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Words on wetlands

For World Wetland Day, Project Crimson Trustee and ‘Bugman’ Ruud Kleinpaste explains the etymological origins of the humble ‘wetland’.

When it comes to wetlands, New Zealand is not doing too well at all. In fact, just 10% of our original wetlands are still hanging in there: not a nice position to be in.

Like with so many environmental issues, it all starts with simple language. A “bog” doesn’t sound too flash, does it? In fact, it’s a word we use for “toilet”; it etymologically relates to the entomological concept “bug”, which originates in “bogey man”.

Historically, a new agricultural settler quickly realised that you can lose quite a few stock units in a “swamp” and a swamp often contained a taniwha… danger! No wonder then that most people were keen on draining that wet land, or – better still – dumping a heap of rubbish in it and covering that with soil.

Originally the whole aim of wetland eradication was to cultivate the wild lands and to make them into productive fields for pasture or crops. Nature is messy, whereas human activities (including economics) are typically clean, neat and tidy.

Thankfully, our attitudes have begun to change and we now understand that wetlands, those small springs, soaks, swamps, and the margins of rivers and streams and lakes, are nature’s vital tools for maintaining water tables, filtering and recycling waste, pollutants, nutrients and sediment washed from the land.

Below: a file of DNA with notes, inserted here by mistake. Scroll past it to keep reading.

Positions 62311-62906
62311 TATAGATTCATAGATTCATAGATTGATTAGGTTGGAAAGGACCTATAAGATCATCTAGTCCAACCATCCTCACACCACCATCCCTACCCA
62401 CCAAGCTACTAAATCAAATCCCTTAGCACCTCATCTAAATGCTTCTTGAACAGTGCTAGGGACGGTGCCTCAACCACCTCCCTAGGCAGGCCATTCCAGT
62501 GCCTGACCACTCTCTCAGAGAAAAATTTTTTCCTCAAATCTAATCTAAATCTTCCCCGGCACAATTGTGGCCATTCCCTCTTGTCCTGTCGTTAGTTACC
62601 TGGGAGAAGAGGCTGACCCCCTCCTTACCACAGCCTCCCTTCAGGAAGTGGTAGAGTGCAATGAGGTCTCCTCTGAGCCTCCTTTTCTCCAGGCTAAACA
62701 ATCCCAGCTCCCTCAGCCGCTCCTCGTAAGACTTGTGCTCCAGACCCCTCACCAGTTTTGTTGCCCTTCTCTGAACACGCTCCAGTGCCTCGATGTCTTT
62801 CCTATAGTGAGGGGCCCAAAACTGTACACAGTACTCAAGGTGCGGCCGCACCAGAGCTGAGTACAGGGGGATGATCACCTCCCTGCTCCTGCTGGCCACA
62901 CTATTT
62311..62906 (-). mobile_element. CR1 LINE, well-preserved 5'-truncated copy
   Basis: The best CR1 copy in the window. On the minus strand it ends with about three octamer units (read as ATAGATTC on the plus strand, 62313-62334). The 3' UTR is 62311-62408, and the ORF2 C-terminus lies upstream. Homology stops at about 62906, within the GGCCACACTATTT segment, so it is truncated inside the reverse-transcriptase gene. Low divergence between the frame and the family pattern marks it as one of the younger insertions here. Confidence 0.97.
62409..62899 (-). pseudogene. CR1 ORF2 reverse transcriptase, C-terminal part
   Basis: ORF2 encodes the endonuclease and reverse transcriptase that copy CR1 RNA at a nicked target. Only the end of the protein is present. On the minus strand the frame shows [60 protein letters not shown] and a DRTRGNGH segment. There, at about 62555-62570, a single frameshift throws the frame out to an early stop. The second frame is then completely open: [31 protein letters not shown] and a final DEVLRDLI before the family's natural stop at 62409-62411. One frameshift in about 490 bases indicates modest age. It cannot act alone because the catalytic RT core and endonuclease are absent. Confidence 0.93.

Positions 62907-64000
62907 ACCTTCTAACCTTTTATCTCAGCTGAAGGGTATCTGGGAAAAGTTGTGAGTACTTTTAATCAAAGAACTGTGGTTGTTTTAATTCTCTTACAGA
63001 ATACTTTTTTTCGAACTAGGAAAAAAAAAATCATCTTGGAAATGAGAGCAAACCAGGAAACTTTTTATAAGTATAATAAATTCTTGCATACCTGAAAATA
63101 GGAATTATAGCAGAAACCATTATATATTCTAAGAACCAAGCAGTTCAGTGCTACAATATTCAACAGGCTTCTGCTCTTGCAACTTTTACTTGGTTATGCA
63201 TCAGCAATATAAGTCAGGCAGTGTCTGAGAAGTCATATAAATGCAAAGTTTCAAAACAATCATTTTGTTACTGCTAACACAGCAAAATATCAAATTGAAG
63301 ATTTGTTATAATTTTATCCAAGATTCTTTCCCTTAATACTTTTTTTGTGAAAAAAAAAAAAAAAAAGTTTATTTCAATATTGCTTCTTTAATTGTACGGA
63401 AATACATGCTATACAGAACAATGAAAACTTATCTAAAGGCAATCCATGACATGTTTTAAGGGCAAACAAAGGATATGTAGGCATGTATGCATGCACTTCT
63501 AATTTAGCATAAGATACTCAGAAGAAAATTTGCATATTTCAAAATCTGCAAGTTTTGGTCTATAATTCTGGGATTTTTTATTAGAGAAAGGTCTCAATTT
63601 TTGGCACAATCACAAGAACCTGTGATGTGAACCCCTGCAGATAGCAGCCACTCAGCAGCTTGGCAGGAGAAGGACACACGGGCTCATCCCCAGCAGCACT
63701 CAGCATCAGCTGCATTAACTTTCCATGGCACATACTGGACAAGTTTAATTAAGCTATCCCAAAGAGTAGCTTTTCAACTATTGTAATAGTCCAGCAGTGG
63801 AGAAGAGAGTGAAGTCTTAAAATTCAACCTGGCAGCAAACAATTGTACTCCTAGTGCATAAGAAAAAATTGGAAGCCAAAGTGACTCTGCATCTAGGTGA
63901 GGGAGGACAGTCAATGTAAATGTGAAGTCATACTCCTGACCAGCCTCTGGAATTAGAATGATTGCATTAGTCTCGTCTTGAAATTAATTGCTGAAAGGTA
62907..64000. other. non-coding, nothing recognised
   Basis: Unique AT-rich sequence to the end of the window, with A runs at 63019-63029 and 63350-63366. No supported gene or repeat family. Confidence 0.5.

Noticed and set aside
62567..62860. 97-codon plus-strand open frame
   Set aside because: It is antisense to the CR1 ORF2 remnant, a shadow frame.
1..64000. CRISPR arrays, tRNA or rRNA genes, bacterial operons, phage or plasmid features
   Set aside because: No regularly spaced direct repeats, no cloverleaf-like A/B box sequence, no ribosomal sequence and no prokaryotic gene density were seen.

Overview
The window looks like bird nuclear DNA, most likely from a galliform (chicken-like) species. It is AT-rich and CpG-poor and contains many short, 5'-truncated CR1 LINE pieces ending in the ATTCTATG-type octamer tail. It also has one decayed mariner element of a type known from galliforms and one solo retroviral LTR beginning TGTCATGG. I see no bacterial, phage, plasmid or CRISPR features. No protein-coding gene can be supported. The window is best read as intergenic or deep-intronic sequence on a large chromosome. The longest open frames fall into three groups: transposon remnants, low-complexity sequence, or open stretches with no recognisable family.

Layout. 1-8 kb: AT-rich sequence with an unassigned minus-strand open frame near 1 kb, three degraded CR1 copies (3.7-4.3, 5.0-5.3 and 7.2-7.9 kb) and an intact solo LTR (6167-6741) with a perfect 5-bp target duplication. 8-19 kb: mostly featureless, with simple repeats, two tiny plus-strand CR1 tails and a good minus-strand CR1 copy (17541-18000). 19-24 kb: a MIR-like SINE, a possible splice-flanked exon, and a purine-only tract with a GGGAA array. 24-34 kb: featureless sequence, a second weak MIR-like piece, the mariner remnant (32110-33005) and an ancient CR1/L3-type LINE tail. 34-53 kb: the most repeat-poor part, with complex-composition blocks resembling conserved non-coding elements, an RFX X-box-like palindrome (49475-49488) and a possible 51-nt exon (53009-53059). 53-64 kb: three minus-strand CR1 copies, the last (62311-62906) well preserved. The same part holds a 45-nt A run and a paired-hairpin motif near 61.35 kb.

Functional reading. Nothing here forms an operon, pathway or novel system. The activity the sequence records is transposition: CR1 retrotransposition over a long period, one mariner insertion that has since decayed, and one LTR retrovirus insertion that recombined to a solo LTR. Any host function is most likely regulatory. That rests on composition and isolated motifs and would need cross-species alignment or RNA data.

We now also know that functioning wetlands are right up there when it comes to sequestering carbon! In spite of this, the majority of wetland remnants are highly degraded and the unique biota dependent on these ecosystems is under threat.

This means that in terms of wetlands, “conservation” (sensu stricto) is relatively useless, whereas a whole lot of ‘R’ words (restoration, rehabilitation, regeneration, repair and re-wilding) would be a lot more efficacious for the health of our wetland habitats.

It’s simple eco-literacy! And thankfully, these ‘R’ words are the core business of Project Crimson and Trees That Count. Whether it’s shrubs that count, herbs that count, aquatic plants that count, bug-eating bog plants that count…Let’s put it all back together and get our feet dirty and wet!